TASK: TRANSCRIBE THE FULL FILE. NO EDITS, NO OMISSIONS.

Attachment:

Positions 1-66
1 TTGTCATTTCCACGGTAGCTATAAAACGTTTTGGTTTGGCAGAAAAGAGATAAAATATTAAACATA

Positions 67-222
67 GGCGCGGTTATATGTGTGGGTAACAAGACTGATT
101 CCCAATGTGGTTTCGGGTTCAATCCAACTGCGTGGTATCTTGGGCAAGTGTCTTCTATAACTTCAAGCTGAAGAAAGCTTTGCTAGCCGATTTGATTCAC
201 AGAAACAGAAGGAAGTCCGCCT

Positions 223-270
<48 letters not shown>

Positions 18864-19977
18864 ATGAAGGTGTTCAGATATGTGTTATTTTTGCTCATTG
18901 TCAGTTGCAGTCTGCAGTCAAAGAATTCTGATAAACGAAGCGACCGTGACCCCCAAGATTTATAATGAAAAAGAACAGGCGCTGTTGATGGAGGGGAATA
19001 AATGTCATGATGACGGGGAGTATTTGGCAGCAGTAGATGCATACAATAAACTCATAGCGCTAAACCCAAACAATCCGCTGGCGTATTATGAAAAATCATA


Positions 1-66
1 TTGTCATTTCCACGGTAGCTATAAAACGTTTTGGTTTGGCAGAAAAGAGATAAAATATTAAACATA

Positions 67-222
67 GGCGCGGTTATATGTGTGGGTAACAAGACTGATT
101 CCCAATGTGGTTTCGGGTTCAATCCAACTGCGTGGTATCTTGGGCAAGTGTCTTCTATAACTTCAAGCTGAAGAAAGCTTTGCTAGCCGATTTGATTCAC
201 AGAAACAGAAGGAAGTCCGCCT

Positions 223-270
<48 letters not shown>

Positions 18864-19977
18864 ATGAAGGTGTTCAGATATGTGTTATTTTTGCTCATTG
18901 TCAGTTGCAGTCTGCAGTCAAAGAATTCTGATAAACGAAGCGACCGTGACCCCCAAGATTTATAATGAAAAAGAACAGGCGCTGTTGATGGAGGGGAATA
19001 AATGTCATGATGACGGGGAGTATTTGGCAGCAGTAGATGCATACAATAAACTCATAGCGCTAAACCCAAACAATCCGCTGGCGTATTATGAAAAATCATA